Astronomers have made a groundbreaking discovery that could change the way we think about the possibility of finding habitable worlds beyond our solar system. The team led by Alejandro Suárez Mascareno of the University of La Laguna, Spain, have found two planets, GJ 1002 b and c, that are as massive as Earth and could potentially support life.
The planets lie in the “habitable zone” of their star, GJ 1002, which is the perfect distance that would allow liquid water to form on a planet’s surface if it has the right kind of atmosphere. This zone, just like the one Earth is in from the Sun, has made astronomers excited about this new discovery.
Planet b, which has a mass slightly higher than Earth’s, is the closer of the two and its year lasts only 10 days. Meanwhile, planet c is about a third more massive than Earth and takes about 20 days to orbit the star. The star GJ 1002 seems to be mature enough to have gotten over its youthful tantrums and now appears quiet. “It’s even possible that the early flaring helped build up a variety of molecules on the planets’ surfaces that could be used later, during the star’s quiet period, by any developing life forms that might be present,” said the researchers in a statement.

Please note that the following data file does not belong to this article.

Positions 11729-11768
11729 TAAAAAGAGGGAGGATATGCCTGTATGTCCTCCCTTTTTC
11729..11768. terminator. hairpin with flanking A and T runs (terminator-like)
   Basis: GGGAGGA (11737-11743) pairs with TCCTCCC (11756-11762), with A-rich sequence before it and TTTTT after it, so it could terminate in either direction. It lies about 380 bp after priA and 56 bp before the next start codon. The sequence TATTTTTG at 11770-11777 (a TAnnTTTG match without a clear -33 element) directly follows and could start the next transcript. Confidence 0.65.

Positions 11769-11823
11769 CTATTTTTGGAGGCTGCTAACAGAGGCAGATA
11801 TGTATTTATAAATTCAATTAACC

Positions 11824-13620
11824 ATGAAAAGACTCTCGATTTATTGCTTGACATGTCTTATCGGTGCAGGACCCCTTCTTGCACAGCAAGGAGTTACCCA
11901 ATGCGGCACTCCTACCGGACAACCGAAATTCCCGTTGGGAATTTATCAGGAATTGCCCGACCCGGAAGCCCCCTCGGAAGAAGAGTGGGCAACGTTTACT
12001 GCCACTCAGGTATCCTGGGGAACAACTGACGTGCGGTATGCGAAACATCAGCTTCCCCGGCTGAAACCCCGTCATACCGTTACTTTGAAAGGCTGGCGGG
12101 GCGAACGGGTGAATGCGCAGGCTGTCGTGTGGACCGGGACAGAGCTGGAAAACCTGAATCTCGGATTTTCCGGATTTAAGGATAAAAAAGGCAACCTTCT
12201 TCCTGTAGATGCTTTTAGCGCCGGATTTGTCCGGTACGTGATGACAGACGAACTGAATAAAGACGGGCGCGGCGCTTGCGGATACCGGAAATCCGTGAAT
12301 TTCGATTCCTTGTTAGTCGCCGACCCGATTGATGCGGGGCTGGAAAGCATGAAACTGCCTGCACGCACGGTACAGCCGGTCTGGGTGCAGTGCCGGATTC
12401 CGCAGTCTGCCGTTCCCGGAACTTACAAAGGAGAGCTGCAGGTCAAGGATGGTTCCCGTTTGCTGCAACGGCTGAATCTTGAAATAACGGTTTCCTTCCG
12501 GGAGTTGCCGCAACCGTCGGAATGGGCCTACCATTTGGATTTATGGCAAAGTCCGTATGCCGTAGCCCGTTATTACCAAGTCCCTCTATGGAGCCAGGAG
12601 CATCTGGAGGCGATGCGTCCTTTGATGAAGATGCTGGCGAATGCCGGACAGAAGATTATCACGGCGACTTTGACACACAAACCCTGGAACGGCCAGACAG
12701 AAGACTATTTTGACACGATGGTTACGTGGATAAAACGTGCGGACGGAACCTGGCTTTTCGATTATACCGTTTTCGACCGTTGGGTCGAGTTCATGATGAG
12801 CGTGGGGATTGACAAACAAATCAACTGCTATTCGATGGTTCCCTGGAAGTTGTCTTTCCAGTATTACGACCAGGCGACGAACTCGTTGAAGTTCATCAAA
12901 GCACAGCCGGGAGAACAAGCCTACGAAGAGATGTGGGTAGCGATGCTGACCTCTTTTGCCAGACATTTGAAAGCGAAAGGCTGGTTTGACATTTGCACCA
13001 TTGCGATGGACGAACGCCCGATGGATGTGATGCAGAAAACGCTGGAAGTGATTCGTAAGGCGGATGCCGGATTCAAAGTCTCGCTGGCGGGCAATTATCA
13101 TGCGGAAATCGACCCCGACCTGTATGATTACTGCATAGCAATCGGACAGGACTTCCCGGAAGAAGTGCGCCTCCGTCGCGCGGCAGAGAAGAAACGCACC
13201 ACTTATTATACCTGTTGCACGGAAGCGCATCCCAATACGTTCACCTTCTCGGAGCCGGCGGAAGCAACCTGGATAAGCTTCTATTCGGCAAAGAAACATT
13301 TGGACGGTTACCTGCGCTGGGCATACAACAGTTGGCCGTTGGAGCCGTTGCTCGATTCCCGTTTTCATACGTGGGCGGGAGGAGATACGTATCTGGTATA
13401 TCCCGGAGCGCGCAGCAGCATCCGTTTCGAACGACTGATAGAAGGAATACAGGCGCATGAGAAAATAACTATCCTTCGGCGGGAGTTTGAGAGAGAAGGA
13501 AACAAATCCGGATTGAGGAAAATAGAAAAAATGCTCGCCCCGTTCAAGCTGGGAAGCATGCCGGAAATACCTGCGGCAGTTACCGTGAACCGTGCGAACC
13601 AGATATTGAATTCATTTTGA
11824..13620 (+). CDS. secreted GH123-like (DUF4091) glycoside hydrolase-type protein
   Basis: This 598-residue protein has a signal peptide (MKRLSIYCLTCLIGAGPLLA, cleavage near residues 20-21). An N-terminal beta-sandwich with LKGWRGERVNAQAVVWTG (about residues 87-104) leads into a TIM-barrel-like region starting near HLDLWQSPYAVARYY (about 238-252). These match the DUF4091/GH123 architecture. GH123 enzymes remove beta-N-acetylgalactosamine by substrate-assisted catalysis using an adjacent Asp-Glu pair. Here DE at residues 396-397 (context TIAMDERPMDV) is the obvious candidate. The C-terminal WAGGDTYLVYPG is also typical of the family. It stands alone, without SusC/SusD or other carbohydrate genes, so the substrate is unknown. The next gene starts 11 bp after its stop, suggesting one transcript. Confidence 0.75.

The team discovered the two new planets using radial velocity measurements, which involve detecting the “wobbles” of the parent star caused by gravitational tugs from orbiting planets. The team relied on spectrographs to measure variations in light and follow-up observations revealed two Earth-like planets hanging around.
The two new planets join an elite category of planets that are small worlds in the “conservative” habitable zone that are less than 1.5 times the size of Earth or less than five times as massive. However, to fully establish that they are habitable, astronomers need to find out if these planets have an atmosphere or not.
This discovery is a crucial step in the search for habitable worlds beyond our solar system and could potentially lead to the discovery of life on other planets. As Suárez Mascareno said, “The discovery of GJ 1002 b and c is a major milestone in the search for potentially habitable worlds and the understanding of the formation and evolution of planetary systems.”